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UBERS’ Response to Google: Claims about stolen technology are a total ‘misfire’

 


Travis Kalanick Anthony Levandowski
Uber CEO Travis Kalanick with Uber executive Anthony Levandowski.


Uber has said from the beginning that Google’s claims of
intellectual-property theft involving self-driving-car technology
are “meritless.”

On Friday, Uber finally told its side of the story and laid out
its argument on why it believes the lawsuit brought by Waymo, a
Google spinout from the Alphabet-owned company, is a “misfire.”

Uber is trying to stop a judge from halting the development of
its self-driving-car program by asserting:

  • Its lidar design, a key component in self-driving cars,
    has a four-lens design, unlike Waymo’s single-lens
    design.

    It also has two optical cavities
    compared with Waymo’s one.
  • The 14,000 files downloaded by Anthony Levandowski, a
    former Google employee who now runs Uber’s self-driving-car
    program, never made it to Uber.
  • Waymo didn’t immediately speak up when it learned that
    Levandowski had downloaded the files in October. It waited five
    months before asking for the court for an injunction.

Waymo
sued Uber in February, claiming that Levandowski had stolen
vital lidar technology shortly before starting his own
self-driving-vehicle company (which Uber later acquired).

The trade-secrets case is shaping up to be one of the most
significant and closely watched battles in Silicon Valley in
years, pitting two of the world’s most powerful companies, and
former partners, against each other.

Waymo has asked the judge to issue a preliminary injunction to
stop Uber from using any technology that may have been built on
its proprietary information.

“Waymo’s injunction motion is a misfire: There is no evidence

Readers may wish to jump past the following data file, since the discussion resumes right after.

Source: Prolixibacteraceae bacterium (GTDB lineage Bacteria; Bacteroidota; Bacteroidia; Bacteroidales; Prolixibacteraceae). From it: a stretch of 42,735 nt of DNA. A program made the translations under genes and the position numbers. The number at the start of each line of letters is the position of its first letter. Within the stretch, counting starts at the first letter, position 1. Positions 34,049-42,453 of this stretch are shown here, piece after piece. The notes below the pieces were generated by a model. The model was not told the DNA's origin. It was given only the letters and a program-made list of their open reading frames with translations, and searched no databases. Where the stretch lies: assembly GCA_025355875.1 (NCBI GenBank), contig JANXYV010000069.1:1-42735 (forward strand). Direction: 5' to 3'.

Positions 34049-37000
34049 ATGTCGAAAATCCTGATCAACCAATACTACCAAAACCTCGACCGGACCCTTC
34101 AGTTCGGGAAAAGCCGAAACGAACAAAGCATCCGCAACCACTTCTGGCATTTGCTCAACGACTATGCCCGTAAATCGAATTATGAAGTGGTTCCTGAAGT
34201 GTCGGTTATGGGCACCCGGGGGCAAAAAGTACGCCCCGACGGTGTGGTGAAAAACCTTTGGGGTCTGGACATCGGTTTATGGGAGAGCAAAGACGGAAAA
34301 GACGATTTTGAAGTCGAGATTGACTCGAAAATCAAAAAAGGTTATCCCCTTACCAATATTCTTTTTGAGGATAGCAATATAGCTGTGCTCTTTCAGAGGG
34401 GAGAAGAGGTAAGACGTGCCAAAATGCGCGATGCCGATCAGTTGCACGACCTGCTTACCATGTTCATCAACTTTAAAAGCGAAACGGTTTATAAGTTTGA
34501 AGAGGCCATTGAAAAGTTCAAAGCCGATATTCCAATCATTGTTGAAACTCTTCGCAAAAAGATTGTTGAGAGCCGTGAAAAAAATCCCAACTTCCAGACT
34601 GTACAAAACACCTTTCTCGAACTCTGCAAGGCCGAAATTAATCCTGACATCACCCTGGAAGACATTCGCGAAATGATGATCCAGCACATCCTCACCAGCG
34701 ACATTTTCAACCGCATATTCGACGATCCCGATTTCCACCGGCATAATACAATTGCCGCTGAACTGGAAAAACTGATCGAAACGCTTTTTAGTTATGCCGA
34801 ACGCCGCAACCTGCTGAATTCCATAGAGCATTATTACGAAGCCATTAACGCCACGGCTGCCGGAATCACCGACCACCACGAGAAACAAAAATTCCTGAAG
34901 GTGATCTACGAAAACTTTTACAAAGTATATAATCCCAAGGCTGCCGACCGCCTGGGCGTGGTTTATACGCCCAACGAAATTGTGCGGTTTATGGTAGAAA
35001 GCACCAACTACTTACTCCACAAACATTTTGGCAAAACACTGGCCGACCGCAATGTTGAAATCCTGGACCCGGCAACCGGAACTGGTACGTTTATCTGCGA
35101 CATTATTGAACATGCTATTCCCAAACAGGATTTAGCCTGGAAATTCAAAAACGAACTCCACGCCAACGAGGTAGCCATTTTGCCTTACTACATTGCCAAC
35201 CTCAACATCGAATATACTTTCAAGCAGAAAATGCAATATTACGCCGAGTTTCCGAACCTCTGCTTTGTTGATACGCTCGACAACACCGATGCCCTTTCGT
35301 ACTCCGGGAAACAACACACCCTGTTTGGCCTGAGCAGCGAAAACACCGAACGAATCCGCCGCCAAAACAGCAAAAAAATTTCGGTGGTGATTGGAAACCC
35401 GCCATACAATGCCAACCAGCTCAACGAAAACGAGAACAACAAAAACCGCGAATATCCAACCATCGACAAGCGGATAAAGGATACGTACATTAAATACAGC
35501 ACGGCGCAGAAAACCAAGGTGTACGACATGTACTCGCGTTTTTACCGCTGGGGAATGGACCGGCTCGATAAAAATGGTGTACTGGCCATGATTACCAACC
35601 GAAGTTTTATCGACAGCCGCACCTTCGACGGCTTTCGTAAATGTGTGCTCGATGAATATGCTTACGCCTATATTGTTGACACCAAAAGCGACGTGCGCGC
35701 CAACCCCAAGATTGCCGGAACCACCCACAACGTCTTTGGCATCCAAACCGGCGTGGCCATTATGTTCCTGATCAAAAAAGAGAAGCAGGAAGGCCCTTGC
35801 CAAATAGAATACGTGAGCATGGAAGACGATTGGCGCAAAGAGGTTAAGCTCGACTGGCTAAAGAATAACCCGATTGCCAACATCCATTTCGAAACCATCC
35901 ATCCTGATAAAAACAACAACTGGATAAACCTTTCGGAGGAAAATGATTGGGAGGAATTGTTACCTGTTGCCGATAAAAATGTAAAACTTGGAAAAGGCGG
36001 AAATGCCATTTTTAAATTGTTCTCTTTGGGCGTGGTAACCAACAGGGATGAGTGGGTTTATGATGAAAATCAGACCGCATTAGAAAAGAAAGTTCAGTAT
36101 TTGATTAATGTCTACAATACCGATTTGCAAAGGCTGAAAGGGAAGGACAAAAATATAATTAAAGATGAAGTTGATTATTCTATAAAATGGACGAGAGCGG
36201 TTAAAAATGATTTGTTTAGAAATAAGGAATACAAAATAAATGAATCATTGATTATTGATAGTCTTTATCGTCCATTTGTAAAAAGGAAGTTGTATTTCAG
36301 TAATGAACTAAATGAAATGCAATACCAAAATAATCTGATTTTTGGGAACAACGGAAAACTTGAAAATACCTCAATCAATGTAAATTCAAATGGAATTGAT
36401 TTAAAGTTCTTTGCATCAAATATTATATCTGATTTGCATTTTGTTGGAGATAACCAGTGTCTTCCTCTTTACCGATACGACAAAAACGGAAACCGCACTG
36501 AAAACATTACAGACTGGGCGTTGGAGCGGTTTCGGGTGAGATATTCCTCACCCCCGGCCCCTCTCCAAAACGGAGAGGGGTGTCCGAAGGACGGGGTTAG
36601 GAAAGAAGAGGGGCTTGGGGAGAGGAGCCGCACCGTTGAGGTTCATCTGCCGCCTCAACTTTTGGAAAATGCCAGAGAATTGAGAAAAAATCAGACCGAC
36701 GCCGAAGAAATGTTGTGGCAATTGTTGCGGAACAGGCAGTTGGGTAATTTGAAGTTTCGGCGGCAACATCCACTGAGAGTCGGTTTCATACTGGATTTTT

that any of the 14,000 files in question ever touched Uber’s
servers, and Waymo’s assertion that our multi-lens lidar is the
same as their single-lens lidar is clearly false,” Uber’s
associate general counsel Angela Padilla said in a statement. “If
Waymo genuinely thought that Uber was using its secrets, it would
not have waited more than five months to seek an injunction.
Waymo doesn’t meet the high bar for an injunction, which would
stifle our independent innovation — probably Waymo’s goal in the
first place.”

The missing files and a ‘complicated situation’

The 14,000 files that Waymo says Levandowski downloaded onto a
thumb drive and then wiped clean from a computer remain a
sticking point in the case.

“To be sure, Uber finds itself in a complicated situation: it is
unambiguously developing its own technology independent of Waymo,
but its employee Mr. Levandowski is accused of downloading 14,000
files from Waymo before he joined Uber,” Uber’s lawyers write in
their argument. “Uber is blocked at this stage from providing an
explanation against that accusation because Mr. Levandowski has
asserted his Fifth Amendment constitutional rights.”

In its arguments, Uber has repeated that it can’t find evidence
of any of those files ever making it to Uber, based on searching
more than 100 terabytes of data. Uber did allow that it found two
files on the personal, non-Uber-owned device of a different
employee named in the complaint, but they weren’t among the ones
Waymo says Levandowski downloaded and were used only during the
person’s time at Waymo.

Waymo has pushed back against the assertion that the 14,000 files
never made it to Uber, however, since Uber hasn’t been able to
search Levandowski’s devices. Levandowski has invoked his Fifth
Amendment right against self-incrimination, and the court is

weighing whether to allow it.

“Uber’s assertion that they’ve never touched the 14,000 stolen
files is disingenuous at best, given their refusal to look in the
most obvious place: the computers and devices owned by the head
of their self-driving program,” a Waymo representative said.
“We’re asking the court to step in based on clear evidence that